When I was growing up, each year was spent with different teachers. The beginning of the year was the time to get to know everyone, and then by June it was time to move on. Things are a little different here. One of the unique things staff and students at Alpine Valley School get to experience is the amount of time together. Because the school is available to children ages five to eighteen, and because there is no division of ages or specific “grades” that staff work with, a student could spend all thirteen years of their school experience with people who know them throughout that entire time.
This whole idea of time is on my mind at the moment because graduation is coming up. My first year as a staff member here, two students graduated, one of them a lifer (someone who started at age five). This year another lifer is preparing her thesis for graduation. Many of the staff members here have been at the school for a decade or longer. I frequently hear them talk about how they remember these students as little five- or six-year-olds afraid to go to JC or causing mischief and how much they have grown up.
Wouldn’t it be nice if everyone had that kind of relationship with the staff at school growing up? The transitions for a student at Alpine Valley School are different because of this continuity. Instead of new teachers, new classes, and even new schools (going from elementary school to middle school or high school), each new school year brings students back to a familiar place, with staff that already know them. The first day of school at Alpine Valley School looks like almost any other day (except for the excitement to be back and that everyone is a little older).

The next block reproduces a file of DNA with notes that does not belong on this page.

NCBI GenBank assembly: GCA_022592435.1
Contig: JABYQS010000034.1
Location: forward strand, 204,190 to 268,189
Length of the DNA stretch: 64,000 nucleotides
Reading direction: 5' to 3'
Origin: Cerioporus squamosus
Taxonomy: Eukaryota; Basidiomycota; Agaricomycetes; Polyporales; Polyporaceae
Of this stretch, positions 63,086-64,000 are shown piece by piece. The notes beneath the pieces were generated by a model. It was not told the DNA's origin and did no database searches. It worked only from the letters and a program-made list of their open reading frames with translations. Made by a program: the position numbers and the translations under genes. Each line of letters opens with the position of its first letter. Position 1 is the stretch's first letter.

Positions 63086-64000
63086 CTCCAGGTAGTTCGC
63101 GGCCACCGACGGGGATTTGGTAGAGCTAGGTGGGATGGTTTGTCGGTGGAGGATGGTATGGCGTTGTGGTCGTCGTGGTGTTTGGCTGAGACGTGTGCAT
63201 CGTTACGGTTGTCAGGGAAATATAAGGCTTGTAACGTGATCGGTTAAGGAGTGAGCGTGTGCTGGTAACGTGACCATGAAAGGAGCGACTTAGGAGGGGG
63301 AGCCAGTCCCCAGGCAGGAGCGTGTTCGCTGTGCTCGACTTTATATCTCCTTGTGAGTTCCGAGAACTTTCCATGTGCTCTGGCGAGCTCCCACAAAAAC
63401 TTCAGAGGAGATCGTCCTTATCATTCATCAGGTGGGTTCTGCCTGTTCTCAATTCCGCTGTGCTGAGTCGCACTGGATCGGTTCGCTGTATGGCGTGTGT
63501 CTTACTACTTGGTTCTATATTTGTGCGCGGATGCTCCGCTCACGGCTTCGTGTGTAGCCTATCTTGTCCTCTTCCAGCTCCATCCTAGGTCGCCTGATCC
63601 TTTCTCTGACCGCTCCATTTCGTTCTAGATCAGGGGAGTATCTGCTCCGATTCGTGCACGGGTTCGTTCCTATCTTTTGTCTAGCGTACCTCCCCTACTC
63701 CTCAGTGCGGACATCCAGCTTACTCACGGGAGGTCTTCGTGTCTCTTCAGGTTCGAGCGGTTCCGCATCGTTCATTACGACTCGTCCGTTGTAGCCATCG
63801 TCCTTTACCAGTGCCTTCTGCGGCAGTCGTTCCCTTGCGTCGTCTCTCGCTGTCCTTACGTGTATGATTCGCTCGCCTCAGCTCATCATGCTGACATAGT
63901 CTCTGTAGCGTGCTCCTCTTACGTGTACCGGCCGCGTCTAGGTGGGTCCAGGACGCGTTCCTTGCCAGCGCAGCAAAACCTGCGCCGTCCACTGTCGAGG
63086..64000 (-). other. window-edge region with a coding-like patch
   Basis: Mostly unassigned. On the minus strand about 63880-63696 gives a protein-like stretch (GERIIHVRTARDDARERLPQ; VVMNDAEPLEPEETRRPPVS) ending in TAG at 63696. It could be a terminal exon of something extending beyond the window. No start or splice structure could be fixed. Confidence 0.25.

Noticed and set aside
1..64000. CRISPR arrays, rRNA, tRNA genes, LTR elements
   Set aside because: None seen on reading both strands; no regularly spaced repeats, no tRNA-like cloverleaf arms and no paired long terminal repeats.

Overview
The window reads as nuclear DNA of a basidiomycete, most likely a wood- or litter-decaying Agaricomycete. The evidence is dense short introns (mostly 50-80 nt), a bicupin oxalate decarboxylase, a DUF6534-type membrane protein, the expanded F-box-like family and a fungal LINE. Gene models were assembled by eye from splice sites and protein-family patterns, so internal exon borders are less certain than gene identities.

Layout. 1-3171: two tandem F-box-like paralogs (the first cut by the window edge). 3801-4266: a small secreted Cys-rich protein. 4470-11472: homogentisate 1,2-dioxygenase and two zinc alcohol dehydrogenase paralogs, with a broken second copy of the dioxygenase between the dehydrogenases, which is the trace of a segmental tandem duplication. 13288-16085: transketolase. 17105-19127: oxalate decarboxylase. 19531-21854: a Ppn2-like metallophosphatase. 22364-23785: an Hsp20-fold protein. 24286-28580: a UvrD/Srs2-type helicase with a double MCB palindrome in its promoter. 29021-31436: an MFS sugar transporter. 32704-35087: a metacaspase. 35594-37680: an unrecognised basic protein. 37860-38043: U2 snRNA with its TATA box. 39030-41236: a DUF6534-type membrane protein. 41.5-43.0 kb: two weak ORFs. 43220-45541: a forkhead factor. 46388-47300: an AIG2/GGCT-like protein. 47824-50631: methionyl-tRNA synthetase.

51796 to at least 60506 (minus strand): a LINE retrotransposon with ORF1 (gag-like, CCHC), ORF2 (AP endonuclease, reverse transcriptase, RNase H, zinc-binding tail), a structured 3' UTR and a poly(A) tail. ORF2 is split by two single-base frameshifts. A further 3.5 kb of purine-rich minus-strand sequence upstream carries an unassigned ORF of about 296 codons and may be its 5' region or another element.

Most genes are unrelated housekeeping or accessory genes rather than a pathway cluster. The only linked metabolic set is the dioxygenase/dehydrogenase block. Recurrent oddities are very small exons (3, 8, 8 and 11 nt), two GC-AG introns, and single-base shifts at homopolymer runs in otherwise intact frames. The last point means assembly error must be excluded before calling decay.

As the years go by for the students here, they transition into different roles. At first they are the little kid looking up to the older students and using their time to play. Within a few years they are no longer the youngest students and begin taking on different roles of responsibility at the school. This transition happens earlier or later for different students, but it does happen. Then even more years pass and they become the oldest students. Where once they were looking up to the older students, now they are the role models of the school.
The final transition of a student’s career at Alpine Valley School is preparing to graduate. It is a year-long process where students reflect on their time at school and outside of school. Through this process the student works with a panel of parents, alumni, community members, and staff in writing a thesis on how they are preparing for life after Alpine Valley School and being an effective adult. The process culminates with an oral presentation to the AVS Community focused around their thesis, followed by a question-and-answer session. It is perhaps the most exciting process for students, bringing with it all the fears of moving on and the anticipation of what’s next.
One of the greatest things for students here is the consistency that exists through all of these transitions. Life isn’t segmented here, and there is a feeling of familiarity with the staff, the community, and how the school operates. Students can take the time needed to work through transitions, knowing that the end of one year and start of another won’t pull the rug out from under them. Having enough time to work through a transition as a younger person will help them become more confident in the future, especially as they transition into becoming independent. What a perfect way to grow up!
Written by Scott Goode – staff member at Alpine Valley School